Believing in yourself, being strongly grounded, having a clear vision, is key.

O: What do you know now that you wished you had known from the beginning?

AB: Thank god I didn't know the challenges I was going to meet in this venture! I am glad that I was not aware what was waiting for me. But I have learned along these years that believing in yourself, being strongly grounded, having a clear vision, is key.

O: What questions do your clients never ask you, you wished they did…

My clients love my product and my brand and the story behind. Norwegian people are curious about culture and they like things that are original, so I always get questions about the women I am working with, my grandmother, girls and education in my country...
I am also asked how I have managed to get on the Norwegian market knowing that is a difficult maket to penetrate, especially with a new product.

O: What ideal conversation would you love to have with an investor?

AB: The conversation will be about the vision, where will Ging be in five, ten, twenty years etc... and how the investor can be part of a partnership; what is in it for him, and what I will get.

O: How do you close the gender gap in your day to day activities?

AB: As an entrepreneur and in my field I always see who is at the top in my industry and that will be my goal to beat. I don´t want to see myself as a female, as an African or as a woman from African origin. I am very often confronted with men in my field. From production to distribution and to retailers etc... over 50% of them are men but I don´t let that be a barrier.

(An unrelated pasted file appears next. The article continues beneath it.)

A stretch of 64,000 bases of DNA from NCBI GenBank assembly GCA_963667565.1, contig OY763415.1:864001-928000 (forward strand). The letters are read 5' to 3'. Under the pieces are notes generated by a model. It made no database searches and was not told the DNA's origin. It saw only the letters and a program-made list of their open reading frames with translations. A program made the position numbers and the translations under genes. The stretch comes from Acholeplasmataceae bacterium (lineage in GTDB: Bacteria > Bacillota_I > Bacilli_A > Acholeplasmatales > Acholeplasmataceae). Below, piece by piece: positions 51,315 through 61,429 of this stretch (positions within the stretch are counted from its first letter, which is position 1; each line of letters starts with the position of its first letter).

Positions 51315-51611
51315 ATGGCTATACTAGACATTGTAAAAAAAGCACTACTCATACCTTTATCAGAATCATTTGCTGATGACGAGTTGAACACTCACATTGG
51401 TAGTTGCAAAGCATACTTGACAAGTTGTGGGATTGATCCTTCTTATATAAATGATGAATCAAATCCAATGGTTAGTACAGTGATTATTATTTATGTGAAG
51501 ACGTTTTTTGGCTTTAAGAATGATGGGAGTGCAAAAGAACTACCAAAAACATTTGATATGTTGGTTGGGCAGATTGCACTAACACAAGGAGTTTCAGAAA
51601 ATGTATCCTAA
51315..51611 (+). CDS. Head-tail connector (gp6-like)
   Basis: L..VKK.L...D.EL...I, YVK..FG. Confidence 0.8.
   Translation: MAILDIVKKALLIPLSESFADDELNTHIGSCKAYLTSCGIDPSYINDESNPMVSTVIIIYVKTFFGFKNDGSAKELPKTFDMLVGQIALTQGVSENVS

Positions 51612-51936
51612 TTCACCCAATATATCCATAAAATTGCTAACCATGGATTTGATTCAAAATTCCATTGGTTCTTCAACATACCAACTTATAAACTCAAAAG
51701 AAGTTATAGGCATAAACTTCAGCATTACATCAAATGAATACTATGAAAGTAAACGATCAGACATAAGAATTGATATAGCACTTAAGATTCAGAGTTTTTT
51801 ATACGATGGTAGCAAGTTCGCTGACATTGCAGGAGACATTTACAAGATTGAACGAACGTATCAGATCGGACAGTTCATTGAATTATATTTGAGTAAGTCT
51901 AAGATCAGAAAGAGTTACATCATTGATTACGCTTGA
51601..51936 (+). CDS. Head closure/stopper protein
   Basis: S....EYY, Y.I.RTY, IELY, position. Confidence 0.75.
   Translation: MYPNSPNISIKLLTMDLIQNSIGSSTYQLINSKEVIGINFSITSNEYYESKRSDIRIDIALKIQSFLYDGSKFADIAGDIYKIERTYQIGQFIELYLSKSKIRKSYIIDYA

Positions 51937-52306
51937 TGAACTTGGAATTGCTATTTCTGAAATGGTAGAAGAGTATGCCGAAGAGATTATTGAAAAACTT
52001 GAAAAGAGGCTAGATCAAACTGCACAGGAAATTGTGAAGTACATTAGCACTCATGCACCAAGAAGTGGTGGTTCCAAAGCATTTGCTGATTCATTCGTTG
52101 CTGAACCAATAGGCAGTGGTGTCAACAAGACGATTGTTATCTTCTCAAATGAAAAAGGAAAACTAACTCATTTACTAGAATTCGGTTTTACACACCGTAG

I always look back to my childhood, my society, and realised that this is what my life was designed to look like.

O: If you were not doing what you are doing now, what other business or activity would you be contributing to…?

AB: I believe that education opens doors for both girls and boys. I know for sure that if girls' education had been prioritized in Africa and in the so called "third world", poverty could have been reduced. So I will always use my time to give education and training to those who did not get the opportunity.

O: What is a pivotal moment in your life as a woman social entrepreneur?

AB: It's the moment where I have to take decisions and express myself.

O: If i tell you “financial literacy”, what are you telling me?

AB: Dignity, freedom, flexibility and being able to make decisions in your life.

O: If i tell you “measuring your social impact”, what are you telling me?

AB: Motivation and hope. Since I started the Zomdré Women´s project women in my village, more women are motivated and are willing to change their life. Not only women in the village but other women from the neighboring villages are also organising to join the Zomadré Women´s project. People always need a role model, a mentor.

O: If I tell you “love”, what are you telling me?

AB: Myself, my life, my daughter, my grandmother, my mom, my father, the work I am doing now and the women in my village.

O: How does your world look like in 2030?

AB: More educated girls and women in Africa, and everywhere there are no opportunities for women to get an education. I see more women in the workforce and the entrepreneurial sector. I see a peaceful world with tolerance and respect for each other because the world the way it looks today is not going in the right direction, in my opinion.